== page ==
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Posted February 11, 2014
Years after the near-fatal accident that left her with traumatic brain injury, Angela Tucker continued to experience painful and debilitating double vision. A neuro-optomitrist prescribed a special pair of glasses for her that reduced the problem. Bill Ramsey, who co-authored Me Now, tried the glasses and found that they gave him double vision. So he knew what Angela saw and felt himself.
That’s one of the strengths of this remarkable book. It tells several stories simultaneously, one being the personal story of Angela Tucker, her accident, injury, and hard-fought tentative recovery. Another story in the book is a thoughtful and thorough account of Traumatic Brain Injury (TMI) in our society, for example, by returning injured soldiers, how treatment is made generally, and how our society helps (or sadly doesn’t help) TBI victims. Finally there is yet another story, another lesson, which is how those of us who haven’t experienced TBI, but face other adversity, can learn to overcome those challenges. Bill Ramsey writes about that at the end of the book with his four things “from her I have learned.” These are sound and sober words of advise, which follow what Philo of Alexandria (circa 20 BCE – 50 ACE) taught: “Be kind, for everyone you meet is fighting a great battle.”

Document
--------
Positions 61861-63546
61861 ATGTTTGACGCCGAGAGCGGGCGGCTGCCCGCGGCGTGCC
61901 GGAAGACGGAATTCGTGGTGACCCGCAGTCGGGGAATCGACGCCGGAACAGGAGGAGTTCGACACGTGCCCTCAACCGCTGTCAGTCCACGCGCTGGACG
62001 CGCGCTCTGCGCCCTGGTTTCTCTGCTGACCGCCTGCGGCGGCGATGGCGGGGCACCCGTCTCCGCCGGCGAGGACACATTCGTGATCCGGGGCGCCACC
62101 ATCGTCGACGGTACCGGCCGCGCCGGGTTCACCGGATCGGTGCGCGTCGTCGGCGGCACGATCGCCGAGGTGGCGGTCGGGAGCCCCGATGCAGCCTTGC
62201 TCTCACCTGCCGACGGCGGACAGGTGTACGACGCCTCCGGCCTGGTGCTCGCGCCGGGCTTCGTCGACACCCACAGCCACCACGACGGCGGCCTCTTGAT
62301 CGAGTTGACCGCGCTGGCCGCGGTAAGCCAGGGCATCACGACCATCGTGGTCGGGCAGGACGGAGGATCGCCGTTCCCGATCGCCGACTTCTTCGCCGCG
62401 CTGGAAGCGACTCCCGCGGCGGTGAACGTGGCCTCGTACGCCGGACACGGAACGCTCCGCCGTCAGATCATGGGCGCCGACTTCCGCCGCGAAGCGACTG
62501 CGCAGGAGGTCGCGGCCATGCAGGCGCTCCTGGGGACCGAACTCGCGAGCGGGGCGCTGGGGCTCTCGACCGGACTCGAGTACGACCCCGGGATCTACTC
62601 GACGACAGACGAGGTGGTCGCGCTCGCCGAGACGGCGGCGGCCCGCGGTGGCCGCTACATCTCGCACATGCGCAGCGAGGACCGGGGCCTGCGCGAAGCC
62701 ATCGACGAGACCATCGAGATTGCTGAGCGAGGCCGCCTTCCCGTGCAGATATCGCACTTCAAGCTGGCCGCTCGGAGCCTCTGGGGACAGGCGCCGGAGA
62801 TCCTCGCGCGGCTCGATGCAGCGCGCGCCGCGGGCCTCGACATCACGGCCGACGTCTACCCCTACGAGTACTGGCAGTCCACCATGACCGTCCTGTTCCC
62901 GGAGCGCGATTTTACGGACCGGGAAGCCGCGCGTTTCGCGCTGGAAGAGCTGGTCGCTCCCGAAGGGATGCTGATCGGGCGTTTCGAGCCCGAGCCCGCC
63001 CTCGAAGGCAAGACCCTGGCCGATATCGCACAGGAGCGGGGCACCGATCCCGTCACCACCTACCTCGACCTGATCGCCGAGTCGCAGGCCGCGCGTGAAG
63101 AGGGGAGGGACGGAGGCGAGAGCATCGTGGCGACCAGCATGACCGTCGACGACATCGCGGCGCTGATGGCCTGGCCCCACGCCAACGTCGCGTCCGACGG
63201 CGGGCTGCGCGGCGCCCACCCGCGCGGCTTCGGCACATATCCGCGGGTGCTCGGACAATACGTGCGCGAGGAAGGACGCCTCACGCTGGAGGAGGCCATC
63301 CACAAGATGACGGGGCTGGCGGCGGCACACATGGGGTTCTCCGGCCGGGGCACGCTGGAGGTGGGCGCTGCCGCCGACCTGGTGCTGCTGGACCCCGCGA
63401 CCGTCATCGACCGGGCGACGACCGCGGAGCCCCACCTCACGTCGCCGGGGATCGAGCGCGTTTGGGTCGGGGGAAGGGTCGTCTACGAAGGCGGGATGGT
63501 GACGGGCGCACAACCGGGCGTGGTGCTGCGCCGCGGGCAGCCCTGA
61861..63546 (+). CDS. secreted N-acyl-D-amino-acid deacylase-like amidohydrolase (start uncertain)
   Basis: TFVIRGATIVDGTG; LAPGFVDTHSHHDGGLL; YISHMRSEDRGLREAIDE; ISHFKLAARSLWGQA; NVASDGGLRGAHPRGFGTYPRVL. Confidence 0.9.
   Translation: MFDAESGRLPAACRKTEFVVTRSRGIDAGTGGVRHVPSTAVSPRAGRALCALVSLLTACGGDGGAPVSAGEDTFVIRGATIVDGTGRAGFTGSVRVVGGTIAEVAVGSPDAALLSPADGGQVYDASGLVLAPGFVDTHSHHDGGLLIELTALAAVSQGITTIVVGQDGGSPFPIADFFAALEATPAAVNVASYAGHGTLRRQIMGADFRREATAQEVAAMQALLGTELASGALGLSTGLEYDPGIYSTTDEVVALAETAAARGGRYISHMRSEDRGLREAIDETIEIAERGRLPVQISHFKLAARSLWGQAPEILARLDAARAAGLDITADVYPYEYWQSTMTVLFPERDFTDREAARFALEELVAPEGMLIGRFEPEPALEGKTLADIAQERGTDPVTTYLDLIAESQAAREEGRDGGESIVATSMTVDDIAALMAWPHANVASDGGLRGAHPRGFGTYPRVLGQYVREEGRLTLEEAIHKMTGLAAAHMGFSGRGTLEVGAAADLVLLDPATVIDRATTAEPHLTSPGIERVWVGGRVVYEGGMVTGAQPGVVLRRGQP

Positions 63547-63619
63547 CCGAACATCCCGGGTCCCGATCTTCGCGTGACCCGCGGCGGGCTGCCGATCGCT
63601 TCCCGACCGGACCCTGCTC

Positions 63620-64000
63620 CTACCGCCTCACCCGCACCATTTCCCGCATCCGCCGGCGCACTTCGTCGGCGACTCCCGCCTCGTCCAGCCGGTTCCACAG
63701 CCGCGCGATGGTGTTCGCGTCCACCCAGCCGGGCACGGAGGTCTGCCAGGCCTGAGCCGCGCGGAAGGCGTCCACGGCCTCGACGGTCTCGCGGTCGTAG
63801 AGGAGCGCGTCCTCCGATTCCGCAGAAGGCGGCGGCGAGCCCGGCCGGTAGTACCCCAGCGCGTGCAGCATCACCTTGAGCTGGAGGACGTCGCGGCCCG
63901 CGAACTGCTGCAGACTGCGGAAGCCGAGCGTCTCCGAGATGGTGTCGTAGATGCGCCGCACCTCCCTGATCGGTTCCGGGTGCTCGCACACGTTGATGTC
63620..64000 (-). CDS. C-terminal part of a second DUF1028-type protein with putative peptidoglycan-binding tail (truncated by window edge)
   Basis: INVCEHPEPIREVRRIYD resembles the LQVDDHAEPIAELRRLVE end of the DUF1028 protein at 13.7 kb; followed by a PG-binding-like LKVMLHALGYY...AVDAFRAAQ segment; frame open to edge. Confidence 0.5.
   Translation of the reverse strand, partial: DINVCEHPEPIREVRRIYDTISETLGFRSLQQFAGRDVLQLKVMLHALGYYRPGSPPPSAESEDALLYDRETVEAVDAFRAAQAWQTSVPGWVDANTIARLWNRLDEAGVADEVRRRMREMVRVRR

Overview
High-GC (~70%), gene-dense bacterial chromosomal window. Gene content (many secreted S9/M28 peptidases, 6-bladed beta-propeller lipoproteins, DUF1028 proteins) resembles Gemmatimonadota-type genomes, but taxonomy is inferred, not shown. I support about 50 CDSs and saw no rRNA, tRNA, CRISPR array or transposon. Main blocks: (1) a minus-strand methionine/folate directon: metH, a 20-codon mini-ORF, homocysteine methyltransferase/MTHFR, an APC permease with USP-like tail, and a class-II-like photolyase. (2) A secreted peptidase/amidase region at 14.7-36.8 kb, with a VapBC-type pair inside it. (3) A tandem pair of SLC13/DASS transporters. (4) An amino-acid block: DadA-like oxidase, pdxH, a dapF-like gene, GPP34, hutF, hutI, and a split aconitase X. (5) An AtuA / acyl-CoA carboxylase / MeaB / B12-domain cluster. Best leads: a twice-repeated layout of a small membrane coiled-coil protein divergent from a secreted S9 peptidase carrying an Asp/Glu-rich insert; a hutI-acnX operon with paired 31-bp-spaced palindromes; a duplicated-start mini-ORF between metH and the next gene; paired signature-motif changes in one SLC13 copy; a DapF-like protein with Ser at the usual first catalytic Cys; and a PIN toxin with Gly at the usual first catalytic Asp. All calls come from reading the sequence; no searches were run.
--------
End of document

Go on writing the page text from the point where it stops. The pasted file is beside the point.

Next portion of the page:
The book was very well planned from another aspect. The type is large (approximately 12 or 13 points in size, compared to the New York Times at 9 points or the Wall Street Journal at 8 points), the font – in the Helvetica family – is simple and easy to see, and there is generous spacing between the lines. The book is designed to be read by people who might have TBI. In every way, this book is a well thought out, well written, and smartly published.